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Burn the monster, steal his jokes

Wesley Morris unsurprisingly has written a very good essay about Bill Cosby — specifically, the ways in which Cosby created and blended his own persona along with that of his signature character Cliff Huxtable. He did this to root himself in America’s psychological life, and to make himself indispensable in the entertainment industry, both of which shielded him for many years from the consequences of his crimes. It was, as Morris says, Cosby’s “sickest joke.”

Bill Cosby was good at his job. That sums up why the guilty verdict Thursday is depressing — depressing not for its shock but for the work the verdict now requires me to do. The discarding and condemning and reconsidering — of the shows, the albums, the movies. But I don’t need to watch them anymore. It’s too late. I’ve seen them. I’ve absorbed them. I’ve lived them. I’m a black man, so I am them.

There’s a strange connection between serial abusers and auteurism. People take advantage of power in lots of different ways, and one of them is to assume credit for other people’s work — if not outright, than by insinuation. Cosby and Woody Allen are the two most extreme types: they worked to make themselves inseparable from the art they associated themselves with, in a way that both attracted talented collaborators and sponged credit away from them.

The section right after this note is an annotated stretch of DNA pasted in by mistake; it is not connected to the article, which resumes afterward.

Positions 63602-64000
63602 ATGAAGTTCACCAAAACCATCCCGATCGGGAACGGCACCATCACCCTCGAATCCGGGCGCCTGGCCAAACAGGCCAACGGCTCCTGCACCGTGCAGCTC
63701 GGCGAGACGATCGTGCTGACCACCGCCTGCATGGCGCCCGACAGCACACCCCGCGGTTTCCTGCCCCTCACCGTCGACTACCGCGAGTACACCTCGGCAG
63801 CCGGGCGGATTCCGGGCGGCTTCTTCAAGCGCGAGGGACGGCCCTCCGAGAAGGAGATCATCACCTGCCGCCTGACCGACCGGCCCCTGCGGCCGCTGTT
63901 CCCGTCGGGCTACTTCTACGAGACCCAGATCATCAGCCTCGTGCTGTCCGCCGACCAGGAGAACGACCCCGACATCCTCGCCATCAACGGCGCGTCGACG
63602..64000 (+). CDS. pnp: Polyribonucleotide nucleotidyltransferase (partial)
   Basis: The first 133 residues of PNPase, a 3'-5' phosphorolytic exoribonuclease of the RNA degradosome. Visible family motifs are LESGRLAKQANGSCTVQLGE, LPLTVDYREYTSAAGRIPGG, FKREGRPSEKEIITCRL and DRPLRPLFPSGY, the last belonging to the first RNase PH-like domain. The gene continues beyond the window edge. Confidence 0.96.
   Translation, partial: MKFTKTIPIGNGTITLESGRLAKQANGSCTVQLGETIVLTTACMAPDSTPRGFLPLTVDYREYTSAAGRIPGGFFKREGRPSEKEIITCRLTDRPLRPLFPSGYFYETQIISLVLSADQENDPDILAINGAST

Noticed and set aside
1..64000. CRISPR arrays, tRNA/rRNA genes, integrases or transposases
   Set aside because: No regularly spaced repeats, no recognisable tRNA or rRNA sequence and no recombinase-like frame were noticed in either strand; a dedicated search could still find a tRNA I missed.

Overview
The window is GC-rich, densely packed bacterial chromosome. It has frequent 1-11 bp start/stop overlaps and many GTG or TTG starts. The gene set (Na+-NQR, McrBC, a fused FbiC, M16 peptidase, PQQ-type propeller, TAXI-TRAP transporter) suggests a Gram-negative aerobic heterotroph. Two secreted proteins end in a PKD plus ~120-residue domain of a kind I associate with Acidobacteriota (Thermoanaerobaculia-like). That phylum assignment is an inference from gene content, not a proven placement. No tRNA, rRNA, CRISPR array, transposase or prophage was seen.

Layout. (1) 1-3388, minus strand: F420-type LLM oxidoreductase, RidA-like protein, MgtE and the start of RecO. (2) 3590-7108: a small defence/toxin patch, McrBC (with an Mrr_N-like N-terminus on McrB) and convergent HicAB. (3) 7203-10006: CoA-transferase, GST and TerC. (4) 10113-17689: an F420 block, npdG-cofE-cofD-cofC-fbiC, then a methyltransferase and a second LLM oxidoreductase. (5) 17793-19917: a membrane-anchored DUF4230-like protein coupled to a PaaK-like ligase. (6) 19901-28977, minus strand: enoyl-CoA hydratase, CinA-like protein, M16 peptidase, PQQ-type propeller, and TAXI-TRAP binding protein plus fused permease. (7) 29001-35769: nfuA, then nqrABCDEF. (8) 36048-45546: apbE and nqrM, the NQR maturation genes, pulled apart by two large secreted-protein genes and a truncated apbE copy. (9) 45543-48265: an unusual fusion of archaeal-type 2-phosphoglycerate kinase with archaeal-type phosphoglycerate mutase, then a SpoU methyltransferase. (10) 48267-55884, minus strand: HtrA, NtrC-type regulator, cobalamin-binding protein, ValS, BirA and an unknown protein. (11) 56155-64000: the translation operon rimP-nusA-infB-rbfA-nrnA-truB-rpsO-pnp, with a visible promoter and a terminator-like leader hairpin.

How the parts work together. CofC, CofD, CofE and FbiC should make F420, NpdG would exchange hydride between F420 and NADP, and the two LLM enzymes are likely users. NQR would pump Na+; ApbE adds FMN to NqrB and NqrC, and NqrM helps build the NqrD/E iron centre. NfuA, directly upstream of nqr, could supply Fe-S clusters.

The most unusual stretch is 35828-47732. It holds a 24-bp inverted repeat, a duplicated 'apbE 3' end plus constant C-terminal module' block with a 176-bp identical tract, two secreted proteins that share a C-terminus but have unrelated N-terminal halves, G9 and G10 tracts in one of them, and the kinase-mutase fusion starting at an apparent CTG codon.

If I could exorcize Cosby from The Cosby Show and retain Phylicia Rashad’s performances forever, or Woody Allen from Annie Hall and do the same for Gordon Willis’s photography, I would. Part of the sick joke is that you can’t. At the same time, I don’t want to give them up. I don’t want to lose Joan Rivers’s amazing turn on Louie just because that scene (where Louis CK ends up trying to force a kiss on Joan) seems extra gross now. It’s already been ingested; it can’t easily be carved out.

This is why I sometimes say: burn the monster, and steal their jokes. This is the punishment for their years of abuse, of lies, of intimidation, of fraud: the work they made is forfeit. Cosby loses all credit for making The Cosby Show; Allen all credit for his films; it is as if they were written/produced/directed by ghosts. All credit goes to the geniuses they reeled in as unwitting collaborators, without whom they would have always been sad, useless men.

It doesn’t completely work. It doesn’t stop money flowing into their pockets, as a boycott might. It doesn’t stop you from getting angry when you see their stupid faces, as avoiding their work might. But in the handful of cases where the art is so constitutive that you can’t avoid it, it’s a fiction that helps preserve some fraction of the joy it used to. At any rate, it’s the bargain I’ve struck.